Orlando Bloom delivers a flawless, and gripping performance, but alas the narrative does not quite meet his level of commitment. Retaliation is overwhelming with its religious symbolism and often scathing reflections of Catholicism, yet the “revenge” plot both underwhelms the audience and exceeds original expectations. Bloom plays Malky (Malcolm), a haunted demolition worker who takes on the task of demolishing the church that he was sexually abused in as a child. As the title suggests, it is a tale of revenge, a cathartic act, however, when he comes into contact with the priest who abused him, after 30 years, the mission takes a bit of a U-turn.
Retaliation is not ashamed to explore trauma and abuse in an honest and at times, severely uncomfortable way. Where the film lacks in character development, it heavily gains in unabashed vulgar dialogue and tone, which definitely conveys how Malky is suffering and the reality of his past trauma. With the camera mostly focusing on Bloom throughout the film, we are positioned to empathise with him, and become frustrating at the characters in his life that are unaware of his situation. Exploring Catholicism, the film hones in on the themes of judgment and guilt, and Malky's mum, played by Anne Reid, in some ways personifies these feelings as she continuously suggests her disappointment in him and his work – “There's a lot of churches. You won't be able to knock them all down.”
As a survivor of sexual abuse himself, screen-writer Geoff Thompson, does not shy away from the severity of the crime at hand. Though the artistic decisions are visceral and hard to watch, Bloom impressively portrays the victim's life story and puts his all into the role. Bloom surprisingly really suits the edgy, rageful role he plays in this film, despite his previous Hollywood acting life. He constantly displayss strength and ferocity in the various violent fight scenes, yet somehow retains the audience's empathy and understanding throughout, with his delicate and impactful exploration of emotions, and notably his on-off relationship with his girlfriend (played by Janet Montgomery). Malky was a role Bloom could sink his teeth into, which enabled him to showcase his pure and raw acting talent – which was not always so blatant in his other movies, despite his cinematic fame.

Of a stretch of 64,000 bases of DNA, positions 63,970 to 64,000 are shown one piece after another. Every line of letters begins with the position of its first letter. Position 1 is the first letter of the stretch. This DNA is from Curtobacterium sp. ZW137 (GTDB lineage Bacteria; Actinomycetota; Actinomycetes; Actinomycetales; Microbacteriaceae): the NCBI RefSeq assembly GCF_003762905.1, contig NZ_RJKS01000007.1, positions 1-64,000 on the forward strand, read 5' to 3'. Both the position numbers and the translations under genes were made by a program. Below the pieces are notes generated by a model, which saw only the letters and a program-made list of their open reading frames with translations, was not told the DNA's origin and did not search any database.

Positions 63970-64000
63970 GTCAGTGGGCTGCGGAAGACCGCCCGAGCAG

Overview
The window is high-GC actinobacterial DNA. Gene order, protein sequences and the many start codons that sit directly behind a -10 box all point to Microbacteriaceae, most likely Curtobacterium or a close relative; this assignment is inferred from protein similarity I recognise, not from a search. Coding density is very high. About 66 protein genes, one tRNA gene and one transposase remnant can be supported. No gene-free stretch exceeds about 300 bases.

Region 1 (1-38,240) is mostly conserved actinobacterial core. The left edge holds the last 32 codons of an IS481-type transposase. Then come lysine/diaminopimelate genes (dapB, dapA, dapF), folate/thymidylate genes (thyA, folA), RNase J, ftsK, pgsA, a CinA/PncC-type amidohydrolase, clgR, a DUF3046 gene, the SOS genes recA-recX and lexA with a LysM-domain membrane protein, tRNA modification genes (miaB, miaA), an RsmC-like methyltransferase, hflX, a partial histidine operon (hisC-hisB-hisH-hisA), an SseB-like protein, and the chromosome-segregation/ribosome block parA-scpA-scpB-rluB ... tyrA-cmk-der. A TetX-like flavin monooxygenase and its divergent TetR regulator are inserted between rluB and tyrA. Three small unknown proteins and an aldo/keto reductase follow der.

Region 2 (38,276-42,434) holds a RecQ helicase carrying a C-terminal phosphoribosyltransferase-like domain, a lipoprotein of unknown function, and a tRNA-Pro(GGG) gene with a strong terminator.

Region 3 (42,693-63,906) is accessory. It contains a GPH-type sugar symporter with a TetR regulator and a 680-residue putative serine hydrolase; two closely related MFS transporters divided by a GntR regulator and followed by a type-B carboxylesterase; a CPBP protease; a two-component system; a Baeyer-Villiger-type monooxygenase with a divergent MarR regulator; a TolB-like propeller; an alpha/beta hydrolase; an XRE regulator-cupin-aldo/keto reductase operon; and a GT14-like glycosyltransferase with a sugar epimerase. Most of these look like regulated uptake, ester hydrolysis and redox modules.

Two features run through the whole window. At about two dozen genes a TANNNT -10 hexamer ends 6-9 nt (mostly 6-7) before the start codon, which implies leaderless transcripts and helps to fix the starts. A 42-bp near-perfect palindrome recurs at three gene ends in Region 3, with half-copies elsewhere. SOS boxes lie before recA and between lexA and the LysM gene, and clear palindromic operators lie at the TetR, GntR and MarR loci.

Directors Paul and Ludwig Shammasian do not set out to satisfy the audience with a simple story of violence and revenge; instead, we are given a half-hearted (at times) plot which importantly discusses sexual abuse, but is so bold and aggressive with its approach, that it does lose its impact occasionally. The story constantly alludes to the impending violent demise of the priest who abused Malky, and as we are positioned with Malky and his struggles, we do start to yearn for that revenge too – though it also seems like the obvious plot point. However, the narrative does include some surprise, when Malky does not go down the vengeful path laid out in front of him. Despite his final decision of forgiveness, the priest does in fact get his comeuppance, and it is expectedly gruesome and ridden with religious symbolism – of course.
Retaliation is available on digital from March 26th.